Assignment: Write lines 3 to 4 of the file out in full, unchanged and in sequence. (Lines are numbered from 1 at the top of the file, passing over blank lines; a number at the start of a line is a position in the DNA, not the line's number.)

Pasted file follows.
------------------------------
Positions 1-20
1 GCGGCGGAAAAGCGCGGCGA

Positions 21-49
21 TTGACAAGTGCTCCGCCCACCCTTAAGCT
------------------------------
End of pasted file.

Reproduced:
Positions 21-49
21 TTGACAAGTGCTCCGCCCACCCTTAAGCT